He had seen the land heave in a mighty shudder at the base of mountains whose highest peaks were composed of rocks that were indubitably marine in origin. Volcanoes, glaciers, river beds and cliffs all testified how the whole earth had forever suffered Lyell's slow but constant and inevitable torment of wind and water, ice and snow and flood. A single pebble bed in Chile, two hundred miles wide and fifty feet thick, made up of rocks that had been rolled and rubbed into smooth round pieces and deposited hundreds of miles from their source, brought home to him the scale and force of natural erosion, and the inconceivably long lapse of years comprising but a single page in the geologic calendar. On the Chronos Islands the striking formations of granite, which in Hutton's view was the fundamental, unchanged rock of the earth's shell, the deepest layer of the globe to which man had been able to penetrate, stirred his wonder: 'The limit of man's knowledge in any subject possesses high interest, which is perhaps increased by its close neighborhood to the realms of the imagination!'
When he got back to England he found to his surprise and pleasure that Henslow had been publishing his personal letters through the Cambridge Philosophical and London Geological societies, and that already he was recognized as having made some 'signal contributions to natural history.' He was made aware of his responsibilities when he discovered that Sedgwick had written of him as 'doing admirable work in South America, and has already sent home a collection above all price. It was the best thing in the world for him that he went out on the voyage of discovery. There was some risk of his turning out an idle man, but his character will now be fixed, and if God spares his life he will have a great name among the naturalists of Europe.'
Still thinking that he would return to theological studies, he began to work on his diary, to organize his notes, and study the collections he had made. He had left England a convinced creationist, to whom the immutability of species was axiomatic. It was perhaps when he was in the Galapagos Islands, impressed by the fact that the birds and reptiles presented distinct species on each of the major islands, implying in effect a different creation for each island, that he first came to doubt the doctrine. As he prepared his Journal, the evidences pressed upon him, but he approached the question of the development of species with the greatest caution and avoided any direct commitment. In his confidential notebook of 1837 he had written, 'There is a simple grandeur in the view of life with its powers of growth, assimilation and reproduction, being originally breathed into matter under one or a few forms, and that whilst this our planet has gone circling on according to the fixed laws, and land and water, in a cycle of change, have gone on replacing each other, that from so simple an origin, through the process of gradual selection of infinitesimal changes, endless forms most beautiful and most wonderful have been evolved.' And 1838: 'If we choose to let conjecture run wild, then animals, our fellow brethren in pain, disease, death, suffering and famine -- our slaves in the most laborious works, our companions in our amusements -- they may partake of our origin in one common ancestor -- we may all be melted together .... The tree of life should perhaps be called the coral of life, base of branches dead; so that the passages cannot be seen.'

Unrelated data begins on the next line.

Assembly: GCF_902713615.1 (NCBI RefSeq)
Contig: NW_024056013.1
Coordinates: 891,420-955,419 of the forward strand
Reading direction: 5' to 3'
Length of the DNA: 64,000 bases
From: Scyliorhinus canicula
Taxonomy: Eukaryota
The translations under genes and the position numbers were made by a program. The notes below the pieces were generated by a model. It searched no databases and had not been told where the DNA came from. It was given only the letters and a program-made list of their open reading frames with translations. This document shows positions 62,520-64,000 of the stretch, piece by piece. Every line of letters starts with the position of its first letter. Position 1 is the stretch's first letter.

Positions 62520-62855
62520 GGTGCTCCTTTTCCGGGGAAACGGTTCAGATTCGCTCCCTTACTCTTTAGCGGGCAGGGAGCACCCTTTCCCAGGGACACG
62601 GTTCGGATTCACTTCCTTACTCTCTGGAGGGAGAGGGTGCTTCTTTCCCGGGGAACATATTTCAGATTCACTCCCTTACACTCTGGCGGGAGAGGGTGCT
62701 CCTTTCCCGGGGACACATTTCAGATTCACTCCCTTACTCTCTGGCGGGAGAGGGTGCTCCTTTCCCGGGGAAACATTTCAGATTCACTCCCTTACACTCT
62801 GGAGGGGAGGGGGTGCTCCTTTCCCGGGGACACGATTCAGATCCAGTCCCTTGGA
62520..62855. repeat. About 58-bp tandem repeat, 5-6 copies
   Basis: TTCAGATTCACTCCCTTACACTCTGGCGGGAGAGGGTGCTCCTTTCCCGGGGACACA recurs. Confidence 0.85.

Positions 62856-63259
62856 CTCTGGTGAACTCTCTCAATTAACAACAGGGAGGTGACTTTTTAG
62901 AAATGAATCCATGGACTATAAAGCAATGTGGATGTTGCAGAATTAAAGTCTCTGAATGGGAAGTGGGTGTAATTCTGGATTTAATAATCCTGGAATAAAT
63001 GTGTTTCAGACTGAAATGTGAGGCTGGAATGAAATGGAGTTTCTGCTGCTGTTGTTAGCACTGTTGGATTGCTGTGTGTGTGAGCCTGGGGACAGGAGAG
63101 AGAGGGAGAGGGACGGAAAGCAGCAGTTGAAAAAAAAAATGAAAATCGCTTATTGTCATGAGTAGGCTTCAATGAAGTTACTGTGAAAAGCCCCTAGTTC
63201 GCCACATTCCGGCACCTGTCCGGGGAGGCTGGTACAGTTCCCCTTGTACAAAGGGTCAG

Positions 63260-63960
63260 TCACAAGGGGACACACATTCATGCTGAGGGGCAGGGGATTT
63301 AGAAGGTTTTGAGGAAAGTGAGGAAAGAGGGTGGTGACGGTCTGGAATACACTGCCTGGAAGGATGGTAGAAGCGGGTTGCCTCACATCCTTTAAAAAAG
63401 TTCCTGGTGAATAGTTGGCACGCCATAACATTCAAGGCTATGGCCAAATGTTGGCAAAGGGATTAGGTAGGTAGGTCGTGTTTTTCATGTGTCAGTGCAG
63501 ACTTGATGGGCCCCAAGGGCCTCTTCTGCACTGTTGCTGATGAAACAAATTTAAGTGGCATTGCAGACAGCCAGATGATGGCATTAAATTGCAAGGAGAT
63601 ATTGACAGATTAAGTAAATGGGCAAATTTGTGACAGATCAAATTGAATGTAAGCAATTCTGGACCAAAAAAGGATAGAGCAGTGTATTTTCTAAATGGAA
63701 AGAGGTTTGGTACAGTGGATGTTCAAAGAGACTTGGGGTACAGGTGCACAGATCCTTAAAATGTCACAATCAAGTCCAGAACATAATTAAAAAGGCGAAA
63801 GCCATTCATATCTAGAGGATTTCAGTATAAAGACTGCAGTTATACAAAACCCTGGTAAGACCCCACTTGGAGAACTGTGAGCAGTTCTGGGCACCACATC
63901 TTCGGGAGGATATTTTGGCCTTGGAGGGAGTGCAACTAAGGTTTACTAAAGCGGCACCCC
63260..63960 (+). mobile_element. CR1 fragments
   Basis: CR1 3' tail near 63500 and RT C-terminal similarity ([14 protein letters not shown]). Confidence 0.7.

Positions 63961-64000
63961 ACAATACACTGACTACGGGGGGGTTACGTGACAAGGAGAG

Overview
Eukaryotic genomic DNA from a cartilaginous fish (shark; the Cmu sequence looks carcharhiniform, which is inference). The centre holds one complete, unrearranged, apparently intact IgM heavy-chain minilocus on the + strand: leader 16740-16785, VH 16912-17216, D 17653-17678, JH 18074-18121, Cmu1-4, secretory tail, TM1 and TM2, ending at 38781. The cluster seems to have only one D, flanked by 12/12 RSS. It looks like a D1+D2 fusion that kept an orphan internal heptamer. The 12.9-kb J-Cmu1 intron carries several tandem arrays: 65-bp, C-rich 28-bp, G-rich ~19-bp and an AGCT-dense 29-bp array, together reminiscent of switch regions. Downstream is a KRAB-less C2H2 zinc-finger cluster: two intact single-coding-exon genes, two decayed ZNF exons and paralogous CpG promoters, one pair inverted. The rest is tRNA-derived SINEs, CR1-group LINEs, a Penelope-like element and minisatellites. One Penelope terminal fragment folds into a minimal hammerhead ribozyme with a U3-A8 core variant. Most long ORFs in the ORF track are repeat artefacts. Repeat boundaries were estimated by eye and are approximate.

A growing conviction of evolution was clearly in his mind twenty years before the writing of the Origin of Species. Yet the process was charged with mystery. Why were all those forms that made up the 'base of branches' of the coral of life, dead? Not a few species only, but tens, hundreds of thousands of species, implying millions upon millions of individual creatures, obliterated as though by some overwhelming malice on the part of the creative power. Hutton, and after him, Lyell, had been unable to 'perceive any beginning, to surmise any end' to the geologic process. How then could one estimate the dimensions of a pageant which even in its smallest visible scenes was all but incomprehensible? However slowly he gained the perspective, however vaguely he perceived the problem and the answer, he slowly came to recognize that spread before him was a record of ruthless creation and destruction which repeated itself day by day through geologic eras adding up to hundreds of millions of years.